Excavating the Sky, by Konstantin Kulakov

November 11, 2015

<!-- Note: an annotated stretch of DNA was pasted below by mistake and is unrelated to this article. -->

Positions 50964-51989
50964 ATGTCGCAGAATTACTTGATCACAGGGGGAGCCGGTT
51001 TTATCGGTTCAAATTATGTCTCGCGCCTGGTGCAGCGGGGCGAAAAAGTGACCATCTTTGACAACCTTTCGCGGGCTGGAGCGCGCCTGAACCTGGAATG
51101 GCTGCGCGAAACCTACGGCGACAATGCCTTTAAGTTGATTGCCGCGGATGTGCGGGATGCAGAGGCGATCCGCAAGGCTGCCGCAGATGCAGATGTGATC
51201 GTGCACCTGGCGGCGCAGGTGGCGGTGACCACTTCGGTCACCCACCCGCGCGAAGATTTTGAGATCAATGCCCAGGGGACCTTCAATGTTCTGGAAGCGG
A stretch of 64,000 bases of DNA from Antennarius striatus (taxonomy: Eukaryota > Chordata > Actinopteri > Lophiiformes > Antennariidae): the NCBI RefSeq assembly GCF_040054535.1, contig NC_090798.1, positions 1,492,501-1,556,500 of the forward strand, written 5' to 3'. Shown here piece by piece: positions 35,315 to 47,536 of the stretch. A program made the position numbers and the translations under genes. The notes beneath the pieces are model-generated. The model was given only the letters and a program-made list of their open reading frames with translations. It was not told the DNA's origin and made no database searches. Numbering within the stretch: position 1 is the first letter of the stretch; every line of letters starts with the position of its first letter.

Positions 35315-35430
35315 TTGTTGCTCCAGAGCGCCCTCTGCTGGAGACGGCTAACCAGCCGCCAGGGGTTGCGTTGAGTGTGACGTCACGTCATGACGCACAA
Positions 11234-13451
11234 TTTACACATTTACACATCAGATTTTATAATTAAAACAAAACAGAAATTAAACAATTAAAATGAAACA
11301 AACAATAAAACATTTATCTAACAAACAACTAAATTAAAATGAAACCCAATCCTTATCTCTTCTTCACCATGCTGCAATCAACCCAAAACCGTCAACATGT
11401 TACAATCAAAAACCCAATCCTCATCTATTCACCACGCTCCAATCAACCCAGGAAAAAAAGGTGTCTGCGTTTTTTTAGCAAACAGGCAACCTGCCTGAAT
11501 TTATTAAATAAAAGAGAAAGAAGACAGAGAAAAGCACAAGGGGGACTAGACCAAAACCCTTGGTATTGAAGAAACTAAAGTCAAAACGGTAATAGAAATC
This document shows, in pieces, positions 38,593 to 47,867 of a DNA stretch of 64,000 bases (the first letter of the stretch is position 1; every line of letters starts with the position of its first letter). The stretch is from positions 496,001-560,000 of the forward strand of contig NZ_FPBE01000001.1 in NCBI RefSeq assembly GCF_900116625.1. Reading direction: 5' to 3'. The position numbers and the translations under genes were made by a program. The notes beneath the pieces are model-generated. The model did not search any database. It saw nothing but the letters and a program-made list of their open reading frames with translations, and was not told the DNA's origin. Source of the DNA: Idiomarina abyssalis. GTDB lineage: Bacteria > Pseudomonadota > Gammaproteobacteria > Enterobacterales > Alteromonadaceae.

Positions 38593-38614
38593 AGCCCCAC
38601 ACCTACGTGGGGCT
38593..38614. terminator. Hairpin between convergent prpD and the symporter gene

Kulakov’s poems find the holy in the unsettling yoke of disparates: in the Bible and Qur’an lying side by side; in a mango glowing from within an aluminum can; in Harlem, where “flowers of blood nailed Christ to the walls.” These are poems of displacement, as the poet wanders from D.C. to Moscow to Pakistan to Oxford to Georgia and beyond. In South Carolina he learns “life is a mute, gentle oppression / lined with rails near the edges of peril.” These perilous edges permeate his landscapes and define his journey as they do for anyone exiled from Eden. These are brave, bold poems, excruciatingly beautiful as they lay bare our predicament and direct our gaze toward what he labels “Reality.” Kulakov’s is a voice to be reckoned with, in his prophetic stance, in the power of his language, and in his linkage of poetry with the life of faith.